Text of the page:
A senator and congressman wade into the fray set off by a video on avoiding hiring U.S. workers.
A video in which an immigration law firm offers advice on avoiding hiring U.S. workers when a foreign worker is preferred for a position set off a firestorm of criticism last week, drawing the attention, and ire, of a U.S. senator and congressman, who call it a "blatant disregard for American workers."
In a letter sent June 21 to Labor Secretary Elaine Chao, U.S. Sen. Charles Grassley, R-Iowa, and Rep. Lamar Smith, R-Texas, ask the Department of Labor to review the video and investigate the law firms "unethical procedures" and advice to clients.
"We are concerned that companies are abusing the H-1B program. The video explicitly shows how attorneys are aiding companies in this effort.
In addition, we are concerned about the level of fraud monitoring of the H-1B visa program by your Department," wrote Grassley and Smith.
Grassley and Smith go on to ask how the department is using its "Fraud Free" dollars, if theyve all been spent and how many complaints of fraud have been investigated.
The Programmers Guild, a tech industry interest group out of Summit, N.J., posted a video on YouTube June 16 featuring excerpts from a series of videos created by the Pittsburgh law firm Cohen & Grigsby. Recorded May 15 as part of a half-day seminar focused on "Hot Topics in Immigration Law," the videos were to provide free legal tips and practical solutions
to hiring managers looking for overseas talent.
In the video
, however, an individual identified as Lawrence Lebowitz, vice president and director of marketing for Cohen & Grigsby, explains how employers can hire foreign workers under the PERM (Program Electronic Review Management) process, which stipulates requirements for placing job ads to fill vacancies by either hiring U.S. workers or evidencing that no qualified ones are available.
How do you solve the H-1B visa dilemma? Innovation. Click here to read Eric Lundquists column.
"Our goal here, of course, is to meet the requirements No. 1, but also do so as inexpensively as possible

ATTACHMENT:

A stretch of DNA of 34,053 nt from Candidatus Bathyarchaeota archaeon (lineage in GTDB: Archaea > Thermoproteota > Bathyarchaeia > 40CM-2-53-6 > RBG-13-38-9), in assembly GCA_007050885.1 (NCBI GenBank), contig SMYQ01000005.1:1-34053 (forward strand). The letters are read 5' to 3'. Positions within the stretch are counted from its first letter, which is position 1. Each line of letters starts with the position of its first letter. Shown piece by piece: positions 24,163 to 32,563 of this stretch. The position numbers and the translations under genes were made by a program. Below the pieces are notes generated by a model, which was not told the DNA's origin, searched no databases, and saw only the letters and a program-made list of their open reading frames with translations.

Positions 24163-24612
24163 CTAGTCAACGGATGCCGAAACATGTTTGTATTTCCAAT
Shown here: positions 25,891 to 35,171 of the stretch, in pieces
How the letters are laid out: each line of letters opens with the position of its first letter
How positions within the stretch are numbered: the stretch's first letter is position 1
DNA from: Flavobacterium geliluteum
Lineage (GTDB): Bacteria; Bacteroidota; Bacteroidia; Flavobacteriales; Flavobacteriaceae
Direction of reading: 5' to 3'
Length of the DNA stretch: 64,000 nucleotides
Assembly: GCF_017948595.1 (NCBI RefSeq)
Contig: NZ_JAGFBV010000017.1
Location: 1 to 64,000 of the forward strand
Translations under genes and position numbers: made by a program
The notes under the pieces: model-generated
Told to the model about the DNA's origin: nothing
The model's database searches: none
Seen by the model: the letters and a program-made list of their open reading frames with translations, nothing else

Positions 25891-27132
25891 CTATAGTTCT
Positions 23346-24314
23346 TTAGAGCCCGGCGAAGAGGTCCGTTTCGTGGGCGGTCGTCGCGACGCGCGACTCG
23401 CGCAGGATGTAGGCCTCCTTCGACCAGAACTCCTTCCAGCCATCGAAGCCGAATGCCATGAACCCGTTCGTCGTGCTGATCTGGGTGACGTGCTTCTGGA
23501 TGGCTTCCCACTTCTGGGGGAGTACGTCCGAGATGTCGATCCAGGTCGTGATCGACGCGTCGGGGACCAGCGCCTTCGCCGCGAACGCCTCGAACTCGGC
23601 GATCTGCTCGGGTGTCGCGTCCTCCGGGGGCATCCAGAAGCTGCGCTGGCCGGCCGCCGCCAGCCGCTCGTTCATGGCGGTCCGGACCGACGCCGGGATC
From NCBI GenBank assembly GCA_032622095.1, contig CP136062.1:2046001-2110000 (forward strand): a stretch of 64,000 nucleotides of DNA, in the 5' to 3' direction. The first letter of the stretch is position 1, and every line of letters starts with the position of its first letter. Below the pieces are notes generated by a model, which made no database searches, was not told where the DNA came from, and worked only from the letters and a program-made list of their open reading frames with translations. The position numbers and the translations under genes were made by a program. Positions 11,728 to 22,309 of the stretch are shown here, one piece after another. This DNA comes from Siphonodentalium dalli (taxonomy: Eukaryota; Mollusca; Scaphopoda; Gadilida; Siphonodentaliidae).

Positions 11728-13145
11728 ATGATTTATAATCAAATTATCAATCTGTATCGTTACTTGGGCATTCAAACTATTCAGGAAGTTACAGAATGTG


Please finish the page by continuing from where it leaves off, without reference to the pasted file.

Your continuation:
and our goal is clearly not to find a qualified and interested U.S. worker," explains Lebowitz to seminar attendees.
"Were complying with the law fully, but our objective is to get this person a green card, and to get through the labor certification process, so certainly we are not going to try to find the place where the applicants are going to be the most numerous; were going to try to find a place where, again, were complying with the law and hoping and likely not to find a qualified or interested worker applicant," continues Lebowitz.
In one week, the video was viewed by more than 127,000 individuals and picked up by countless media outlets, which were near-universally outraged by the anti-U.S. worker tone, as well as the enthusiastic use of loopholes, in the video. Lebowitz states that other members of his team will help employers bypass U.S. workers by advertising in a regional publication with limited circulation while internally listing the job as slotted for a foreign worker.
Grassley and Smith also wrote a letter to the law firm in question, asking them to defend the ethics behind bringing very qualified applicants in for an interview for the sole purpose of finding a basis to disqualify them.
"The H-1Bs positions are available in limited quality each year, and the PERM certification process was created to fill positions where no qualified U.S. worker is available. Your firms video advises employers how to hire only foreign labor, while making it nearly impossible for a qualified American to get the job," wrote Grassley and Smith.
Earlier this year, Grassley, along with Sen. Durbin, D-Ill., introduced a bill that puts the onus on employers interested in hiring an H-1B worker to prove that they have gone to lengths to ensure that the visa holder would not be displacing a prospective U.S. employee.
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